1 Introduction
Graphs, such as social networks, biological networks, and citation networks, are ubiquitous data structures that can capture interactions between individual nodes (Hamilton et al., 2017b). Nodes in graphs are often associated with feature vectors. For example, in a typical citation graph, nodes are documents, edges are citation links, and node features are bagofwords feature vectors. This paper will focus on analyzing such graphs with node features available.
Graphs are challenging to deal with (Shaw & Jebara, 2009). Most realworld graphs have no regular connectivity and the node degrees can range from one to hundreds or even thousands in the same graph. Moreover, graphs have rich and important information that can not be revealed by simply analyzing the individual nodes or structure information. For example, sparse bagofwords feature vectors can not effectively reflect the citations between papers. To understand complex graphs better, it is important to learn graph representations that can capture rich information from both node feature vectors and graph structures (i.e., node neighborhood information).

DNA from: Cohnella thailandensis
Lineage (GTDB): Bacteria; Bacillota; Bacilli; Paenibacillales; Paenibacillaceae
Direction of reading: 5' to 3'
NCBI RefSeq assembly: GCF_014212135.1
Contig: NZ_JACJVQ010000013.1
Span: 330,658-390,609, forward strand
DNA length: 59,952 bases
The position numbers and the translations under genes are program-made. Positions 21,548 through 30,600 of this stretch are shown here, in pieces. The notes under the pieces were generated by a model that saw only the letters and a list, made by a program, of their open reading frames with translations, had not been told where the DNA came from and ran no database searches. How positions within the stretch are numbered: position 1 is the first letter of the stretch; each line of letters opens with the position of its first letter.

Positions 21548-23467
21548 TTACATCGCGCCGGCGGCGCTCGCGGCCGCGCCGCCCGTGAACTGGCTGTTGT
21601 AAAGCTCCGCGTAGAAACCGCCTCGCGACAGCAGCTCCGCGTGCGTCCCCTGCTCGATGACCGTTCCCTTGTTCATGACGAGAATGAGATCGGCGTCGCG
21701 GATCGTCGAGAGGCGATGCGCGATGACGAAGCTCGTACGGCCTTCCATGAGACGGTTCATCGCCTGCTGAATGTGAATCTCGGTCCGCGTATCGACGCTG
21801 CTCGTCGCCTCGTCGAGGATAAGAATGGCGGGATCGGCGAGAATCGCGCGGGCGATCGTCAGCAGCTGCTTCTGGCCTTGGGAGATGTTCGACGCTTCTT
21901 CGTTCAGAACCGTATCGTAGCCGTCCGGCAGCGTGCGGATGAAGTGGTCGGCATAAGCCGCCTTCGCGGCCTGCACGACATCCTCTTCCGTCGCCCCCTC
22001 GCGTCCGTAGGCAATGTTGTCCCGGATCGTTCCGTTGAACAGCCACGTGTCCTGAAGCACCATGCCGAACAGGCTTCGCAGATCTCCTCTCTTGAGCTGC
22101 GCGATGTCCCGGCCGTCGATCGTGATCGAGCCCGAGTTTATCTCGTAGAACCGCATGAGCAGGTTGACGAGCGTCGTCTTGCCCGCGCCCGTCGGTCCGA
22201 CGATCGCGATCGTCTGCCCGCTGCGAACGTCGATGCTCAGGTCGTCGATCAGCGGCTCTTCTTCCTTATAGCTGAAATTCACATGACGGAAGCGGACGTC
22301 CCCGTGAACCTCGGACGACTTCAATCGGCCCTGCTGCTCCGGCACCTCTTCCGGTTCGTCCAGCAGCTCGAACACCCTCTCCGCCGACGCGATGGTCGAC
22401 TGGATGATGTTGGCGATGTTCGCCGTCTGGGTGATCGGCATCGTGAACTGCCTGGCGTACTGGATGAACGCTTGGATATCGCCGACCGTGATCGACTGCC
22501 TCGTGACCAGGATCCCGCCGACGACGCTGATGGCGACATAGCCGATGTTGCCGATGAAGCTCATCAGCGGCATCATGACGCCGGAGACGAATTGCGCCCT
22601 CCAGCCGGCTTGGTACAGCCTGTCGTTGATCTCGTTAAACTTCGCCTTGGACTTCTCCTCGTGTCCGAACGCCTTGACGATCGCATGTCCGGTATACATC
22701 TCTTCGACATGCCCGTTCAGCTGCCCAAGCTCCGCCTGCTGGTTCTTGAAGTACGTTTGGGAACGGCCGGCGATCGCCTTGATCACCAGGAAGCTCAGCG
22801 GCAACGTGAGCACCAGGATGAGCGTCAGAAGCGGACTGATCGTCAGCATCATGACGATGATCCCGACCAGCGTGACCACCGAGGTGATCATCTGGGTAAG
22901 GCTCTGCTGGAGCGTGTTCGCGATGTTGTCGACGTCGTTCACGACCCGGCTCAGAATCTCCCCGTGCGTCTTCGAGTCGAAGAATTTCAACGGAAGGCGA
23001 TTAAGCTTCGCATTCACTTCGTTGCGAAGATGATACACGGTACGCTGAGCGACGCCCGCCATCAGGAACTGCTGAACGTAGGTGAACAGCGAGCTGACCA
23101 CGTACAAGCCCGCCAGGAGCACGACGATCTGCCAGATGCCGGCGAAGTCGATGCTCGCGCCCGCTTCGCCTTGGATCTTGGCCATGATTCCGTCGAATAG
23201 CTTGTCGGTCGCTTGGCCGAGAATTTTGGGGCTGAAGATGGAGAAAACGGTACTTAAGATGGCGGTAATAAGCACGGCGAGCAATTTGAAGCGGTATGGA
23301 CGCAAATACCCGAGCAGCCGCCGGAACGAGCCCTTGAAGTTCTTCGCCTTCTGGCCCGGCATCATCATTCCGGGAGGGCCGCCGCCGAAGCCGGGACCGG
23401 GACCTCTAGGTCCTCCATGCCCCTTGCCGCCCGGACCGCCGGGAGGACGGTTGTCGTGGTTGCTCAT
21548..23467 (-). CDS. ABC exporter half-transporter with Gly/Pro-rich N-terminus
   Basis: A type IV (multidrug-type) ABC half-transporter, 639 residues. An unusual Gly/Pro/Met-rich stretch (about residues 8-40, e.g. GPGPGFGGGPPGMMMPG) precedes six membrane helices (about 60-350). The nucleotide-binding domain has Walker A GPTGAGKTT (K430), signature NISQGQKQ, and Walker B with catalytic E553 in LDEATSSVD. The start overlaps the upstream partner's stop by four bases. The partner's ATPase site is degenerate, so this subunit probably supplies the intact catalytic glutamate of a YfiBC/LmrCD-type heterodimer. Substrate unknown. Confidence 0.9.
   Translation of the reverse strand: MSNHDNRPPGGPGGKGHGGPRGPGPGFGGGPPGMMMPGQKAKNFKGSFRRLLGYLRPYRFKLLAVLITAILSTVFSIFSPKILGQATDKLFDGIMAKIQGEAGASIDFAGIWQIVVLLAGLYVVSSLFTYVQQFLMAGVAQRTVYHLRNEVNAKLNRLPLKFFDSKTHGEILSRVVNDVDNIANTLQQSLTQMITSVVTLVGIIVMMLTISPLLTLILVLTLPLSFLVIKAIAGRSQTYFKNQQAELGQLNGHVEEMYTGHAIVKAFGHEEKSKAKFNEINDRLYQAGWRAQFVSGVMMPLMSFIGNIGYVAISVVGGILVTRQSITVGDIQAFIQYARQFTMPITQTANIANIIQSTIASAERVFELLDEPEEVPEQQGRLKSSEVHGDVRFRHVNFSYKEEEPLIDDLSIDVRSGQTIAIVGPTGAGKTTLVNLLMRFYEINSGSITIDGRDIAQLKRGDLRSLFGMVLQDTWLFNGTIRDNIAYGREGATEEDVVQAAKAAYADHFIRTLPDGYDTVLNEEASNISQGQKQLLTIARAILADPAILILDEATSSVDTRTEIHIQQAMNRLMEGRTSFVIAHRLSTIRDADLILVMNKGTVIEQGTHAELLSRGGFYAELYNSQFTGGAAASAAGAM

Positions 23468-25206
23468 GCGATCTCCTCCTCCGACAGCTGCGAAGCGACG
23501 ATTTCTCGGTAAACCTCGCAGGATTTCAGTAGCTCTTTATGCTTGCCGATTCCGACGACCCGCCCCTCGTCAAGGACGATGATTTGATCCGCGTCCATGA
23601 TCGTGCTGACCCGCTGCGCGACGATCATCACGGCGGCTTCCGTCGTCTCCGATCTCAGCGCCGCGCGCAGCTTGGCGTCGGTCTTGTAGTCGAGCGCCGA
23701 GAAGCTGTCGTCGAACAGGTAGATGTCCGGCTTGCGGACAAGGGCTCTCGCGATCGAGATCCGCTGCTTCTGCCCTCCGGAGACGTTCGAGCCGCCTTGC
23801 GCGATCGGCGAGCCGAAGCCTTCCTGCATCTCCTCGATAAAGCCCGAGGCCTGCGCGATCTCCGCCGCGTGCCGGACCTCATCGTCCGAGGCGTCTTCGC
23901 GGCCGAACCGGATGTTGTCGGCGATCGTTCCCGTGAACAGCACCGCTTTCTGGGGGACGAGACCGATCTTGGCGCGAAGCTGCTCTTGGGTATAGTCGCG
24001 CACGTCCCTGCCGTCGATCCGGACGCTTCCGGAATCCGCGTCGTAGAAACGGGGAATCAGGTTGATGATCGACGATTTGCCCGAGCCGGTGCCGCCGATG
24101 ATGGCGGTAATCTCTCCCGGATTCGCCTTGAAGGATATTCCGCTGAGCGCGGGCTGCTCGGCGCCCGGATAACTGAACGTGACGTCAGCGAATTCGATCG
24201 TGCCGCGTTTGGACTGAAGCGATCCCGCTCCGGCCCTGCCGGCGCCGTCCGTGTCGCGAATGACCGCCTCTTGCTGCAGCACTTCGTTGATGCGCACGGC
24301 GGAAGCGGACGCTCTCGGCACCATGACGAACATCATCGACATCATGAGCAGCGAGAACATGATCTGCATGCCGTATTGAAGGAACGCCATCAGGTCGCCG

Kipf & Welling (2017)
proposed graph convolutional networks (GCN) as an effective graph representation model that naturally combines structure information and node features in the learning process. It represents a node by aggregating all the feature vectors of its neighbors, analogous to the receptive field of a convolutional kernel in convolutional neural networks (CNN). It has been proved to be powerful in many applications, including node classification, link prediction, and recommendation
(Kipf & Welling, 2017; Schlichtkrull et al., 2018; Ying et al., 2018). However, GCN aggregates all neighbors and does not consider whether the central node has a dense or sparse connection, and whether a neighbor’s individual features are useful or not in the aggregation process.There are two existing approaches to address the two problems of GCN above. The first is samplingbased approach. Instead of considering all neighbors, this approach samples a fixedsize set of neighbors so that the neighborhood resembles that in CNN better. Hamilton et al. (2017b) proposed GraphSAGE that randomly samples a fixedsize set of neighbors by random walk. FastGCN by Chen et al. (2018) and jumping knowledge networks (JKnetworks) by Xu et al. (2018) sample nodes from the whole graph rather than the neighborhood, aiming to improve the efficiency. However, these methods did not consider to weight the selected node or features in the aggregation process either .